NS&I to offer new savings bond, HM Treasury says – Rishi Sunak calls move ‘world first’

NS&I to offer new savings bond, HM Treasury says – Rishi Sunak calls move ‘world first’

The UK will launch the world’s first sovereign green savings bond for retail investors, allowing savers to help drive the country’s transition to net zero by 2050, the Chancellor is expected to announce at Budget next week. HM Treasury said last night the green savings bond will be offered through NS&I.

The Government said it means that via the bonds they buy, the savers will be contributing towards projects that will accelerate the transition to a low carbon economy, create green jobs, and support the collective effort to tackle the climate crisis, whilst saving money at the same time.

These new green savings bonds will be offered through the Government-backed savings provider NS&I.

Money raised via the bonds will be earmarked for projects such as renewable energy and clean transportation that will help the UK “build back greener” and meet its target to cut greenhouse gas emissions to net zero by 2050, the Treasury said.

Further details are to be set out in the coming months.

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However, the Treasury did say the product will go on sale later in 2021.

The Chancellor will deliver the Spring Budget on Wednesday.

It’s not known what he will announce, however there has been plenty of speculation regarding potential tax changes.

The suggestions come as experts have considered how Mr Sunak pay plan to cover the unprecedented levels of public spending due to the coronavirus pandemic.

Ahead of the announcement, Kevin Sefton from personal tax app untied has set out what he thinks will be tackled in this year’s Budget.

“The Chancellor Rishi Sunak faces a difficult dilemma at the beginning of March for his Budget,” he said.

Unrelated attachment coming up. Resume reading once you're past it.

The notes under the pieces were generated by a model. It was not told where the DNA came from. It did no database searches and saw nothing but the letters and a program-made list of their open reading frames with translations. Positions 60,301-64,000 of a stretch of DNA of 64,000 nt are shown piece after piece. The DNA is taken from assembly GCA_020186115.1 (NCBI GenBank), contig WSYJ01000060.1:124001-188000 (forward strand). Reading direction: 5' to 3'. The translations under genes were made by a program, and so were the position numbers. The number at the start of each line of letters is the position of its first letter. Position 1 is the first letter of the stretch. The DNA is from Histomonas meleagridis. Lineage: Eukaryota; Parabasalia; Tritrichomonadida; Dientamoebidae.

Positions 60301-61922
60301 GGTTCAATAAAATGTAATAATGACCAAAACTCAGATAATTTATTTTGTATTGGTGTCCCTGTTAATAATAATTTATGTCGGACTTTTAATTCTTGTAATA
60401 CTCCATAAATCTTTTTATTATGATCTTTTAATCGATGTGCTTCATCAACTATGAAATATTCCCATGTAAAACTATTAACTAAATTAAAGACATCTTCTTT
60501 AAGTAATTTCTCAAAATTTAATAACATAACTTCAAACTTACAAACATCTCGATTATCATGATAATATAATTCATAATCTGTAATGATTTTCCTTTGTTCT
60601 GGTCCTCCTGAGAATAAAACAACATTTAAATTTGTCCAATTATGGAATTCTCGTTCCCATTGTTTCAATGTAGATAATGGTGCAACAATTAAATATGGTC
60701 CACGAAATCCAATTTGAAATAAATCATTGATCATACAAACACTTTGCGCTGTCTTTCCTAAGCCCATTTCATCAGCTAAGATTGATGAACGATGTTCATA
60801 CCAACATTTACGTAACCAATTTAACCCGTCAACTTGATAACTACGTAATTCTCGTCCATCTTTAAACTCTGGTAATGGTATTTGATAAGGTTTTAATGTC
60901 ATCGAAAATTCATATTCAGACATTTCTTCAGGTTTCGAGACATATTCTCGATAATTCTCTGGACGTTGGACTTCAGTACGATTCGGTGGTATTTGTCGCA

“On the one hand he has a bill of at least £300billion from Coronavirus support measures to pay for, on the other he doesn’t want to break the Conservatives’ 2019 election manifesto promise not to increase income tax, national insurance or VAT rates.

“Despite the fragile state of our economy, and the fact that we are unlikely to see significant tax increases, we do believe there are key focus areas where there may well be movement.

“These will be centred around the COVID-19 response, general rate driven decisions (main areas of change are likely to be around corporation and capital gains tax), tax system changes and ‘hidden’ taxes.”

“One thing that non-PAYE workers need to watch out for is a potential increase on national insurance contributions for the self-employed and possible new measures aimed at company directors.

“When he introduced the self-employed income support scheme, back in March 2020, the Chancellor said: ‘It is now much harder to justify the inconsistent contributions between people of different employment statuses. If we all want to benefit equally from state support, we must all pay in equally in future.’

“This potentially signals a desire to do something about the perceived disparity between national insurance rates, or dividend tax rates, between the self-employed, company directors and those who are employed under PAYE.

“The Chancellor might use this budget as an opportunity to attempt to address this, perhaps at the same time as extending SEISS support to some of those groups who have previously been excluded.”

Published at Sun, 28 Feb 2021 07:18:00 +0000